My experience with Yammer has also shown that it’s a useful tool for:

  • disseminating information about what’s going on in the organization (“Hey! Didja hear we just won this deal with such and such new client?”),
  • quickly reaching out with a question to many colleagues via a channel that’s not as busy as e-mail (and which is logged away for future reference by everyone in the company) and
  • for simply sharing person tidbits.

It’s an impersonal way of making personal connections, if that makes sense.  There are people I only know on Yammer because they live in Seattle or some other city, but their personalities and interests show through across the Internet based on the comments they make and the way they make them.  It’s a little weird, but wonderful at the same time, because I’d not know them at all if it weren’t for my use of Yammer.

So, I like Yammer, but I’d be remiss if I didn’t offer that much of the basic functionality (if not all) could be recreated using direct competitor Present.ly, DIY social networking offerings such as Ning (which is more than messaging), the ageless Internet Relay Chat (IRC) or even Twitter (one can have a private account, you know).  You can even make your own with open source package StatusNet.  There are many options.  So it’s not so much the tool I like, but the idea.  I’m enamored with this type of communication capability, regardless of how you achieve it.  If you work in an organization where face-time is ever decreasing, you might want to strongly consider rolling-out a capability like this.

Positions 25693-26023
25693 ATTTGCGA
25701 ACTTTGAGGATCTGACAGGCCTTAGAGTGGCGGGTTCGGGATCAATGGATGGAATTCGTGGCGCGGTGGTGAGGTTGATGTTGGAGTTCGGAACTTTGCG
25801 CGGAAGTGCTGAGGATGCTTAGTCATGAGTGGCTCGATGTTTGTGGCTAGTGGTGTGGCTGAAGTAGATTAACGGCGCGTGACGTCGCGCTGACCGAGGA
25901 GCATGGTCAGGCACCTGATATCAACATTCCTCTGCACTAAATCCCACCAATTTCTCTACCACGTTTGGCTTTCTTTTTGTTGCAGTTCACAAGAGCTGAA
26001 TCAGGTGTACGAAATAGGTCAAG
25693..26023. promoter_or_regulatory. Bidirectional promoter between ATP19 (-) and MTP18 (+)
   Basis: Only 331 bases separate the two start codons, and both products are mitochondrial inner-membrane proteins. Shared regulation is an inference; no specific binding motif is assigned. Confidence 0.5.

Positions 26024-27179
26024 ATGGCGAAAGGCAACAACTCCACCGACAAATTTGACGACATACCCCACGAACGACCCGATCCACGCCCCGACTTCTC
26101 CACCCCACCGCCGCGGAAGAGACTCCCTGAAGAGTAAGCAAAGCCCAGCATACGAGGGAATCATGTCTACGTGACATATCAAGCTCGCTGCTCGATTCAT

Want more?  Here’s a nice compilation of similar services from Mike Brevoort.

Trillian Astra

It’s been a while since I wrote about a web service or product, so I thought I’d take a moment to put something out there about Trillian Astra.  Astra is the latest incarnation of a multi-protocol instant messenger (IM) client from Cerulean Studios.  I started using the original Trillian client several years ago when I got tired of managing multiple IM clients to connect with AIM, Y! Messenger, MSN Messenger (now Live Messenger) and private IRC chat rooms.  I discovered Trillian 3.1 and was immediately smitten by its ability to work with all these services while consuming as much computing resource as just a single client.  I was so impressed that I eventually paid to upgrade to the Trillian Pro version.  While there were a few additional features in Pro, I can’t remember what they were (integration with Google Talk?).  I upgraded to Pro because Cerulean Studios earned their $25 (and then some) for creating such a great product.